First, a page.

How Your Cellphone Can Be Used Against You
Have you ever heard the term De-Googled? Basically, it is when an Android™ phone is customized to remove everything proprietary (i.e., Google Play services and vendor-specific closed-source additions.)
Google tracking is an invasive form of data collection. For an eyeopener of what it records, you can find a complete history of your Google account.
Former NSA consultant Edward Snowden alerted the public to the fact that three-letter government agencies were conducting mass surveillance on the general population by listening to their phone calls. Consumers need solutions to increase their mobile phone privacy. Especially when big tech companies and social media platforms are used to create unrest and division. With this level of interference, your cell phone can be a personal security risk.
Travellers, likewise, are alarmed to know their mobile devices can be seized when clearing customs or at border crossings. Airport agents can request owners unlock their phones without a warrant. If you comply, they’ll run your data through an algorithm on their system. They may not find anything to detain you, but it is an affront to your privacy. If you don’t comply, you could be arrested. People are rightly worried about these infringements on their rights.
There are several application processing interfaces on mobile phones that can be used to collect data. Mobile apps and social media accounts are notorious for their user data policies. Behavioural data is shared by social media companies and sold to third parties.
Electronic Frontiers Foundation notes in its Surveillance Self-Defense guide, “The deepest privacy threat from mobile phones—yet one that is often completely invisible—is the way that they announce your whereabouts all day (and all night) long through the signals they broadcast.
There are at least four ways that an individual phone's location can be tracked by others.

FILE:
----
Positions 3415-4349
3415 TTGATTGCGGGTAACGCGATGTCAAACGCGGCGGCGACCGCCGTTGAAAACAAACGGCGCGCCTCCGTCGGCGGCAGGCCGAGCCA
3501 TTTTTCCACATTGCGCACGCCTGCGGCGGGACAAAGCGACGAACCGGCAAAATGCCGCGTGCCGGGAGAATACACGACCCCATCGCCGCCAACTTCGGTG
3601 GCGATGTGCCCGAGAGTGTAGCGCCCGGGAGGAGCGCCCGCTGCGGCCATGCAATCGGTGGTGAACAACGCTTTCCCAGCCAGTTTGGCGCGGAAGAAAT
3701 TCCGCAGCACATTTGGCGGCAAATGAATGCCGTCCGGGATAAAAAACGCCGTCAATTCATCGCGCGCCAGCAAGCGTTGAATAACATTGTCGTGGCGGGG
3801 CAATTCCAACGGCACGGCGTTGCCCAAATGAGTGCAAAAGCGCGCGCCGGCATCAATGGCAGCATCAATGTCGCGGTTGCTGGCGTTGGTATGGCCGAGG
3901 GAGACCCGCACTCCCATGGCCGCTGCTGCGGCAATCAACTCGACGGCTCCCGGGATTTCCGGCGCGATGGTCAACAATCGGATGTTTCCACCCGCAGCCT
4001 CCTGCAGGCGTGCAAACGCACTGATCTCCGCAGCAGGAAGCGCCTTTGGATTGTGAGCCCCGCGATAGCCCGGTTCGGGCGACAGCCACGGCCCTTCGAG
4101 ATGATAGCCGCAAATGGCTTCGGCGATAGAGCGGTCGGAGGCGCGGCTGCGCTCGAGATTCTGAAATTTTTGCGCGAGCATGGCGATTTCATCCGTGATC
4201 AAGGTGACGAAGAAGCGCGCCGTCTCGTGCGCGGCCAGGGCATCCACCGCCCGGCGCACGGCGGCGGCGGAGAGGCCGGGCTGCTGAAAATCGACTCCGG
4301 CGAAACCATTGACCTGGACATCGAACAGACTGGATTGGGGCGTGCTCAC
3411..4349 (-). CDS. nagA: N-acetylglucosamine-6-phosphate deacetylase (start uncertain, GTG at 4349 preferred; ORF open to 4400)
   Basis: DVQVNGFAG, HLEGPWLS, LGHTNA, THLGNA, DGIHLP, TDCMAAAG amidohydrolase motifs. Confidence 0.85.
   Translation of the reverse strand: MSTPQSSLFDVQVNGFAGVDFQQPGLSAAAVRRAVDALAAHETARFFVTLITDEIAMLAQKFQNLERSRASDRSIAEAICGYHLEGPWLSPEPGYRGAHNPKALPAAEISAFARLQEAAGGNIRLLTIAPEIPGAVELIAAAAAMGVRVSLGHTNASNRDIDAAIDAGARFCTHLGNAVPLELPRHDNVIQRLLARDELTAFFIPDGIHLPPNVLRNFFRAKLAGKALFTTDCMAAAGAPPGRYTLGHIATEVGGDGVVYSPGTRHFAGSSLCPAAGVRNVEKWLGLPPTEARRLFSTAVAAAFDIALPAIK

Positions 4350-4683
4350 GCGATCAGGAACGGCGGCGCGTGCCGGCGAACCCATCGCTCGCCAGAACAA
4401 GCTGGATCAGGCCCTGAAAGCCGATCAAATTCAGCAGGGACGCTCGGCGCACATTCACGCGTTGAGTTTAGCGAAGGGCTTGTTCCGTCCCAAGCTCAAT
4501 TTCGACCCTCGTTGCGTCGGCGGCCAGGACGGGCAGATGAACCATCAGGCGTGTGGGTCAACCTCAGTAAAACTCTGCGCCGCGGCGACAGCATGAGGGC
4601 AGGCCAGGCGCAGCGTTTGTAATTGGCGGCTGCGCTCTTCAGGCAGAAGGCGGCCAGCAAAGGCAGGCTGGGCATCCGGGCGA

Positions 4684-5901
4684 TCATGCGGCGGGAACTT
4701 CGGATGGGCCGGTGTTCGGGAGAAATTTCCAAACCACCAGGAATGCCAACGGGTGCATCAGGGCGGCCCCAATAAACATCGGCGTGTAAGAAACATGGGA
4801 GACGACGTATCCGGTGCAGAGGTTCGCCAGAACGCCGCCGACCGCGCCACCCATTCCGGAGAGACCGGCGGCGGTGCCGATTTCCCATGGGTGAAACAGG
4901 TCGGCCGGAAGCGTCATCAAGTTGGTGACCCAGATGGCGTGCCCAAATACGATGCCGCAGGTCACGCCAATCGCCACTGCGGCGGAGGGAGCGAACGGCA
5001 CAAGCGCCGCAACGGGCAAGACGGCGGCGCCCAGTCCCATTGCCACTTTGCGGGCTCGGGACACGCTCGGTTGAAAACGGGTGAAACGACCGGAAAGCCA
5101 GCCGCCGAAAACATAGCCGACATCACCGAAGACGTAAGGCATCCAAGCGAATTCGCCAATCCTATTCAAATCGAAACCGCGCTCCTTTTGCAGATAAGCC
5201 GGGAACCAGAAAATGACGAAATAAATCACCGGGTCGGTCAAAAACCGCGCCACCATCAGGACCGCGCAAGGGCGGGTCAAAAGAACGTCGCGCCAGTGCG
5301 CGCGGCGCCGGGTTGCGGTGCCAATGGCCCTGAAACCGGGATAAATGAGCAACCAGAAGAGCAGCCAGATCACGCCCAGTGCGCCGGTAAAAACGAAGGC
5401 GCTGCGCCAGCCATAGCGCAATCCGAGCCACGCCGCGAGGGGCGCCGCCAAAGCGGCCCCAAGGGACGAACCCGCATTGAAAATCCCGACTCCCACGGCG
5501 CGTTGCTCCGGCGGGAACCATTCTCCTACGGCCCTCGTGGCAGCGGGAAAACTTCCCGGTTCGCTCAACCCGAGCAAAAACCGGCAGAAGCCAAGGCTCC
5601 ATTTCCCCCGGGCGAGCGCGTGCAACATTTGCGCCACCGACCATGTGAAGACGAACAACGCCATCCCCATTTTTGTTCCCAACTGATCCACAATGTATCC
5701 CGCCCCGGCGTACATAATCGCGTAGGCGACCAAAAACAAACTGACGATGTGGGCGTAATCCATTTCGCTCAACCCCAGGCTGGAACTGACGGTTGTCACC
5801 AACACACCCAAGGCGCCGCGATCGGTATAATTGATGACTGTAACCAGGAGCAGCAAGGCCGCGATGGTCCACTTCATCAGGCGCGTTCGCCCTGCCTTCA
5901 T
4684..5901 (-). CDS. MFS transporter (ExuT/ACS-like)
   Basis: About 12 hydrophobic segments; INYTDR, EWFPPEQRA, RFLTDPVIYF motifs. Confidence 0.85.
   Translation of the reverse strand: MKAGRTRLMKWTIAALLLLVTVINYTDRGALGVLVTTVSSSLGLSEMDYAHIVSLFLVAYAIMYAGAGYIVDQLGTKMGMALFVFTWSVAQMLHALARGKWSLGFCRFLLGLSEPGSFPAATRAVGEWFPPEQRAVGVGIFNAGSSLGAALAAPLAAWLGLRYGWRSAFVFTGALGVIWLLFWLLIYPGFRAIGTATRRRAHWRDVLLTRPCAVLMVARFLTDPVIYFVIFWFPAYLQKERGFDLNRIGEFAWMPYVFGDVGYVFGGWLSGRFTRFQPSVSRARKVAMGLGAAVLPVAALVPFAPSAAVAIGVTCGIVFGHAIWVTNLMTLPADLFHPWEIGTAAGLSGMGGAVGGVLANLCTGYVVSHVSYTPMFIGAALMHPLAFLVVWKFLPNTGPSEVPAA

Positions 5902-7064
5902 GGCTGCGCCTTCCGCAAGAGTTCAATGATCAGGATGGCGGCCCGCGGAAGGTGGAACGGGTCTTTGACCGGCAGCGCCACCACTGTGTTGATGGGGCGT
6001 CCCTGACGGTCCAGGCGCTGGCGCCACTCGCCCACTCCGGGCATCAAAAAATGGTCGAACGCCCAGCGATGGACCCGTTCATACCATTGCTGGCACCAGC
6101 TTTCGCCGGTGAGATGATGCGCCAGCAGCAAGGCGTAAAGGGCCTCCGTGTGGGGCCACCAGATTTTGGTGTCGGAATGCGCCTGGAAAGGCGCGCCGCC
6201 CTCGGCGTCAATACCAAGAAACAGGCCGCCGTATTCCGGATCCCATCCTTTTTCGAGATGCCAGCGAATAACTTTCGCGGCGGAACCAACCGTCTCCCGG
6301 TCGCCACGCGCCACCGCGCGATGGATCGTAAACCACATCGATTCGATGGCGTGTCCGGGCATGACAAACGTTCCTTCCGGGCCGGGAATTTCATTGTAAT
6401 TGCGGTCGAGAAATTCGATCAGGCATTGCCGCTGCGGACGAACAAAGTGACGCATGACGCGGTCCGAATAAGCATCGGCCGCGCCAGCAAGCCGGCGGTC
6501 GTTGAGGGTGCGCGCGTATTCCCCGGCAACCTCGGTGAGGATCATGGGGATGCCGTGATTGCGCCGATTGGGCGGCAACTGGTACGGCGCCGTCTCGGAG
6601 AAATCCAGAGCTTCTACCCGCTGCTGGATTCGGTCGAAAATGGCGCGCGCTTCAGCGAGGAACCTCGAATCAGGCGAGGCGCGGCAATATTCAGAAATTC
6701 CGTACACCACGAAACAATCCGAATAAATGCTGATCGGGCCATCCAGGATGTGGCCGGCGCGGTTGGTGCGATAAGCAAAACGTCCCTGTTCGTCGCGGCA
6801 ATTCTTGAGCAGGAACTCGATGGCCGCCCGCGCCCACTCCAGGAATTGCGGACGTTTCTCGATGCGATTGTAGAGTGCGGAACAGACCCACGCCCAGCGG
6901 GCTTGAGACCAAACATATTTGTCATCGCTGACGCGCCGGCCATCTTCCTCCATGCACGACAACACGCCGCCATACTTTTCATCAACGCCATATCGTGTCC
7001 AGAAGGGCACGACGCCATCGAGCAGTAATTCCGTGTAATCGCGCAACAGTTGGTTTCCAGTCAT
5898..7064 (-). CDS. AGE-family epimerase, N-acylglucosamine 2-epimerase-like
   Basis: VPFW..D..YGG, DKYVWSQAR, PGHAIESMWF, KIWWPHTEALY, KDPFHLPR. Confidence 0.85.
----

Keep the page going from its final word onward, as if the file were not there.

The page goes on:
- Mobile Signal Tracking from Towers
- Mobile Signal Tracking from Cell Site Simulators
- Wi-Fi and Bluetooth Tracking
- Location Information Leaks from Apps and Web Browsing
Software Developers Kits used in mobile phone apps can be set up to track you. A mobile advertising identifier, or MAID, is a unique ID on your phone. It can’t be removed unless you use a secure phone.
Methods Used By Malicious Actors
Spyware can be inadvertently downloaded on your phone, such as the weaponized zero-day vulnerability exploited in Google Chrome that recently targeted journalists in Lebanon. Mobile devices can assist subversive players in locating and identifying users in many ways, from cell tower triangulation to surveillance with tracking devices like Stingrays.
Privacy experts warn about posting too much data online. Social engineering tactics that gather personally identified information on individuals from social media accounts can be used for harassment online or by messaging, phone, email, and even in person. This kind of attack is called doxing. It is often in retaliation for an action or even a political opinion that the threat actor is using against the target or the individual’s family members.